In its latest weekly report, the world’s leading cash buyer, GMS, said that “the upward market trajectory continued on this week with some spectacularly priced deals being concluded by ever-eager Cash Buyers and willing recyclers. At present, there is no telling where the current rally may end. However, the ongoing shortage of tonnage that is increasingly aggravating a firming demand is likely a big part of the reason that the industry has witnessed a flurry of excellently priced deals this week. The ascending local steel plate prices have not been entirely expected. However, following the onset of this years incessant monsoon rains that have engulfed much of the sub-continent and subsequently resulted in a shortage of local product being available to the domestic steel mills has driven prices for ships at the ongoing rate. The principally buoyant Bangladeshi market is still enjoying the positive fallout from the reversal of their budget from some weeks ago and the buying has ramped back into gear ever since and after a tentative and idle last few months. This week, the industry also welcomed the news out of India where the GMB (Gujarat Maritime Board) issued an ultimatum to those Alang yards that have yet to modernize and improve their facilities under the guidelines laid out in the Hong Kong Convention (HKC) for ship-recycling. This is certainly a bold and forward thinking maneuver by the Indian government that should be applauded as it seeks to raise local standards after the great strides that have already been made over these past few years, with over 38 local yards already bearing HKC class approvals from the likes of NK, Rina and IRS. In Pakistan, there was a lot of confusion as Prime Minister Nawaz Sharif was forced to resign following a decision by the country’s Supreme Court, reportedly due to corruption charges. However, in times of turmoil, commodity markets often push on and the present times in Pakistan seem no different”, GMS concluded.
In a separate note, shipbroker Clarkson Platou Hellas said that “contrary to the general feeling that usually surrounds the summer holidays getaway, it appears the recycling market is taking off again with more tonnage being circulated, mainly tankers, and price levels on the ‘up’. The doldrums that had settled into the recycling industry has now kicked started in to life and more activity is now evident, surprising given the time of the year. The discussion now is apparently whether this is a short term gain and as we once again edge closer to the USD 400/ldt level, how long will this increase in sentiment last? There is no doubt that the rates have shown improvements recently, as evidenced by recent sales, but the general feeling is one of a temporary climb. The main reason seems to be that the Bangladesh Buyers are the most competitive for the time being. The severe rains/monsoon period that has eclipsed Bangladesh has ensured limited supply of materials to the steel mills and subsequently, domestic prices have increased. However, the question would appear to be whether these rates will be sustained once the rains have receded and inventories are once again resold from the recycling yards. The pointer, as always, comes from China and with more iron ore and steel being acquired by the country, it may indicate a continued positive sentiment across the board until the end of the year. There is an intriguing scenario developing across the Indian sub. Continent markets. With the Pakistani breakers still unable to acquire tanker units, any dry tonnage, particularly capesize bulk carriers and large container units are certainly attracting positive interest from the recyclers in the Gadani location. The majority of tanker units circulated will continue to be committed to Bangladesh buyers in view of their price levels out of the reach of their counterparts from India, therefore Alang is really seeing miscellaneous units arriving to their shores. Elsewhere, the Chinese recyclers are very quiet in relation to acquisitions of internationally owned tonnage, concentrating solely on the internally supplied units, but Turkey is certainly a destination that can offer viable competition to the Indian Sub. Continent for those smaller units that become open/available in the North European-East Mediterranean ports range”, the shipbroker concluded.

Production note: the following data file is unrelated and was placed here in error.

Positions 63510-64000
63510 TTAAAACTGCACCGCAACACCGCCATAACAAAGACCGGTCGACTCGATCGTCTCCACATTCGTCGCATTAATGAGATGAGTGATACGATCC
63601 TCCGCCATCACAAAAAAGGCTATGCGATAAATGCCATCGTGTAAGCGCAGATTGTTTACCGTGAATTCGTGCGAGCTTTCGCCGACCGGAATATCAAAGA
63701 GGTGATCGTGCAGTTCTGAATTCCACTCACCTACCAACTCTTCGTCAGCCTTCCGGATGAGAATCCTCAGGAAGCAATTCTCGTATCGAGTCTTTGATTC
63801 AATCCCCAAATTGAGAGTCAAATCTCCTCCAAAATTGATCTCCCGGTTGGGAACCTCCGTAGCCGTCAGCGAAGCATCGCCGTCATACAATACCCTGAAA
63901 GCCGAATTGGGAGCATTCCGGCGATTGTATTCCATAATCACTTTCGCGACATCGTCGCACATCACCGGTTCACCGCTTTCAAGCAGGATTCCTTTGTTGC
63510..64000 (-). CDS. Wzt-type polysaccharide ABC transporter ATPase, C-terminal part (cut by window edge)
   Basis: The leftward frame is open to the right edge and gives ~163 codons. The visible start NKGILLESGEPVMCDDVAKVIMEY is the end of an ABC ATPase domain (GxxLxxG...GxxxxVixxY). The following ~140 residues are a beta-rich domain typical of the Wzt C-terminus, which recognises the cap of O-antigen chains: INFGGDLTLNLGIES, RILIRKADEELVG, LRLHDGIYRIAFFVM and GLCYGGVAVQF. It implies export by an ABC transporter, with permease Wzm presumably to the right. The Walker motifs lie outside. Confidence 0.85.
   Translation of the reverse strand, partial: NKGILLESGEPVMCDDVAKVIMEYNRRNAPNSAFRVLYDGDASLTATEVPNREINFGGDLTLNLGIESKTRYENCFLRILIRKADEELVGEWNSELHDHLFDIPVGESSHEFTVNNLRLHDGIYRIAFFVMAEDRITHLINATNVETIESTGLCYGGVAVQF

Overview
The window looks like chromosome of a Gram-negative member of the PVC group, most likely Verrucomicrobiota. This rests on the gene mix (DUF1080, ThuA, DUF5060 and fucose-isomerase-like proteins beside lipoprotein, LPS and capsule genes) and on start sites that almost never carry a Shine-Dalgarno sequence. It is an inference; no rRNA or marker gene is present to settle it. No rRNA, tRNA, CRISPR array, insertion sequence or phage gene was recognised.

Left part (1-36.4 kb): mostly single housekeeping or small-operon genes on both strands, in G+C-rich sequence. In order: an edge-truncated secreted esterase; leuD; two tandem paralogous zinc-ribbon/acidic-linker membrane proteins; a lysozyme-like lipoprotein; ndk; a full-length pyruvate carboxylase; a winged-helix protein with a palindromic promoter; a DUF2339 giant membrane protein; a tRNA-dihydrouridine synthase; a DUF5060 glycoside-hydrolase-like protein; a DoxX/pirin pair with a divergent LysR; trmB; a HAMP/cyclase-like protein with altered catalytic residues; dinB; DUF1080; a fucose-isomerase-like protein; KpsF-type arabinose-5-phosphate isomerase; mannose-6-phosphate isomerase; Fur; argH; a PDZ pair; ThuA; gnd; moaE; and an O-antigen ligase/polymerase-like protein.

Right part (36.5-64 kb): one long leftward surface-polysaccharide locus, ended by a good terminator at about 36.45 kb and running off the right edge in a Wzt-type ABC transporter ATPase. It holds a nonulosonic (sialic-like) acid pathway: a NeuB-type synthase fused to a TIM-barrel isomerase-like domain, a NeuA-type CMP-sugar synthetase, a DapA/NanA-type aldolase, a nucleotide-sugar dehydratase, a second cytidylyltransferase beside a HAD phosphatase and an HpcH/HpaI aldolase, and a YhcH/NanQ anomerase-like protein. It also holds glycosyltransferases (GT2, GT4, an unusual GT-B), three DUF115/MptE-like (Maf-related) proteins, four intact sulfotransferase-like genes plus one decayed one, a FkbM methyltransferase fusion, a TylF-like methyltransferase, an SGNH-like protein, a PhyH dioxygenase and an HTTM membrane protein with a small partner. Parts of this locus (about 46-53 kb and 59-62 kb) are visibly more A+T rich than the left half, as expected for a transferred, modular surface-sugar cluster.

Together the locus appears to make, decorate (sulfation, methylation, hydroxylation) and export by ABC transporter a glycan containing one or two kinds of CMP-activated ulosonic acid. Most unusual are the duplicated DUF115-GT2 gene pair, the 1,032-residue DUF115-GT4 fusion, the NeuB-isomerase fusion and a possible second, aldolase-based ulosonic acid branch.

Finally, Allied Shipbroking added that “there was a sharp rise in both activity and prices this past week, with competition amongst breakers intensifying and driving up the market considerably. The previous effects that were being noted from the retraction of the tax in Bangladesh still seems to be causing “ aftershocks” in this regard, however it also seems that the market has benefited from favorable movements in foreign exchange rates as well as a significant boost in the price of steel plates both in the Indian Sub-Continent as well as in other major demo countries. With the demand for steel now on the rise, it seems as though that this monsoon period may well turn out to be one of the most bullish on record, with many buyers now having renewed appetite and keenly looking to secure any demo candidates that show up in the market. We have even seen some quite high purchases on “as is, where is” showing by what extent the market has moved in a short space of time, while as always the biggest hikes have been on the higher profile/higher spec units”.